Next Year in Jerusalem, written by Dana Leslie Goldstein and directed by Robert Bruce McIntosh, is a realistic portrait of the American Jewish family in the twentieth century. The play encompasses two interlocking storylines: the contemporary tale of an elderly Abraham Mendel and his interactions with his two grown daughters, and the memories of his escape from Poland in 1939, his time fighting for Israel, and his decision to immigrate to the United States. Abraham finds himself in a difficult bind: he is torn between the pull of Jewish tradition and the increasingly modern lives of his children, the reserved Rachel and the flamboyant Faustine. The power of Abraham’s Jewish history, identity, and tradition is at the heart of the drama and gives the play its real poignancy and soul. Abraham, like Tevye before him, must weigh the value of tradition against the importance of family. In so doing, he must reevaluate what he loves most – that which is right in front of him in the form of his family or that which he left behind in his promised land.
This preoccupation with the force of tradition is movingly manifested in the Seder scene. Anna, Abraham’s now-deceased wife, is seen at the back of the house as she was 50 years ago, carrying candles and singing in Hebrew. As she approaches the stage, the contemporary family is revealed and Abraham’s young granddaughter shares in the rite, reading the customary questions of the Haggadah. This simple staging evokes the complexity of this ritual. As distant as one may personally feel from these deeds, they are what tie the current generation to their ancestral past as Jews. These practices are done because their parents did them before them, and their parents before them.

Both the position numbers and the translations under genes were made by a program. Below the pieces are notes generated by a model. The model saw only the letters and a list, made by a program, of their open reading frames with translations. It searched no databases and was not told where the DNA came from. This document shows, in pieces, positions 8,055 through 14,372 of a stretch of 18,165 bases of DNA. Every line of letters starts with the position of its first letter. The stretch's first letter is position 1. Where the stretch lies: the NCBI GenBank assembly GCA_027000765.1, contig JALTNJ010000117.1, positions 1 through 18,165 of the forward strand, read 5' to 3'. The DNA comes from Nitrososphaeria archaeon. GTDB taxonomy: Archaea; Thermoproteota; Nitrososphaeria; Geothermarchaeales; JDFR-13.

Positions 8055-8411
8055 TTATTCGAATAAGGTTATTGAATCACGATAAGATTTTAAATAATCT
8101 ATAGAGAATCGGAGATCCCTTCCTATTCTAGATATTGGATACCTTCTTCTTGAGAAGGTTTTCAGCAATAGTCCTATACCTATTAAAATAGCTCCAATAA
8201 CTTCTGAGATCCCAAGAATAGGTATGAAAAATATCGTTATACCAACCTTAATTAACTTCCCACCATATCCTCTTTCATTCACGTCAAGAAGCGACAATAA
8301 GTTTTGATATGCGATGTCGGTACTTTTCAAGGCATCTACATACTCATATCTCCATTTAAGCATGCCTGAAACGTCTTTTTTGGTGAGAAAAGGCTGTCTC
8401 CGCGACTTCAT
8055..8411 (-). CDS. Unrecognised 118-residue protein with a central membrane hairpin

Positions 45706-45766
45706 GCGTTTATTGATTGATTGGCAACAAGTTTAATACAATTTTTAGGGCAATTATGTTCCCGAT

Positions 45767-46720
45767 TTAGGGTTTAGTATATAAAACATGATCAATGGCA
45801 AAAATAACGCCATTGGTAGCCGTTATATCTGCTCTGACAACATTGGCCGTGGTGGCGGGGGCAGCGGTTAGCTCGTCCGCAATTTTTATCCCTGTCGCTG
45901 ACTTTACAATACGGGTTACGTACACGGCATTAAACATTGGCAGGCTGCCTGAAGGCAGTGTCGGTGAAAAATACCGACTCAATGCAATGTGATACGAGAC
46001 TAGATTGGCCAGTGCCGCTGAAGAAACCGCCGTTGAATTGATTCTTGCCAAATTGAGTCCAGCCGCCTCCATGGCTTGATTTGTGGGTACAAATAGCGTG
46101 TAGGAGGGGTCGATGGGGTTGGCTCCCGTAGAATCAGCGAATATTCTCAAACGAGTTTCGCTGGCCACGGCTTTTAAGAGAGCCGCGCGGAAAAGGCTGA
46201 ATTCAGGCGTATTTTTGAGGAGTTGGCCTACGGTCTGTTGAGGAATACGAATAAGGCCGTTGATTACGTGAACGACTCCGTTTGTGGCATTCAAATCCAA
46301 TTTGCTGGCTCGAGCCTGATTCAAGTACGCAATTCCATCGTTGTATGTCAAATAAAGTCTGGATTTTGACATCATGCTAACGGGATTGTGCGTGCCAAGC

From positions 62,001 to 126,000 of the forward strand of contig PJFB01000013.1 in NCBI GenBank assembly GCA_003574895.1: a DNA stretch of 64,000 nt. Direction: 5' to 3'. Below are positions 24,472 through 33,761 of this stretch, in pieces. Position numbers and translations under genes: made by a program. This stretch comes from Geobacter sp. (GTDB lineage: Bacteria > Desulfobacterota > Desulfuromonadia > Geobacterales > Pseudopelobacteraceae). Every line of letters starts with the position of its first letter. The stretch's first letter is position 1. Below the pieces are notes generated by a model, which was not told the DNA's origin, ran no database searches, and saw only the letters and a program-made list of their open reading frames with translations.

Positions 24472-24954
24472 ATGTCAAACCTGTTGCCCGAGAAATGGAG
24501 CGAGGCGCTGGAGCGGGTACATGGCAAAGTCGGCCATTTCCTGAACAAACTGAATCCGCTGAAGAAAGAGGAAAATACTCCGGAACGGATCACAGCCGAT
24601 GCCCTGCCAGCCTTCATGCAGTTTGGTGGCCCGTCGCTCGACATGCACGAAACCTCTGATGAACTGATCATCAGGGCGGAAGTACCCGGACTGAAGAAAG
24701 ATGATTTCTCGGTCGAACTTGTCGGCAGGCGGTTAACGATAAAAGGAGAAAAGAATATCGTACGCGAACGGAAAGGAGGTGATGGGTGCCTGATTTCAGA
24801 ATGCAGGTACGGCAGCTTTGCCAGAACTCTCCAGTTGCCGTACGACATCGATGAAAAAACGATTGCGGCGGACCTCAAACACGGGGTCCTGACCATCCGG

Burt Edwards gives a strong performance as Abraham Mendel. He is both sympathetic and at times tyrannical, as any old-school father may seem. Jake Robards, who plays both Abraham as a young man and the Israeli lawyer that Abraham brings home as a suitor for Faustine, is exceptionally well-suited to both roles. The choice to double these roles throws into relief the similarity between Faustine and her father – a fact that is a potential cause of their constant conflicts.
The family drama has highs and lows; some of the scenes between Rachel and her husband Lee add little to the overall narrative. The central story arc – that of an old man facing his own mortality in light of an ever-changing world – is at times heartwrenching. Its easy to get lost in, to face this family’s pain and, in so doing, one’s own family heartaches. The play ends with a toast, a kind of celebration, despite some darker moments in the play’s second act. Each year at Passover there is similar joy in the remembrance that the Jewish people were delivered by G-d. And there is hope: next year in Jerusalem.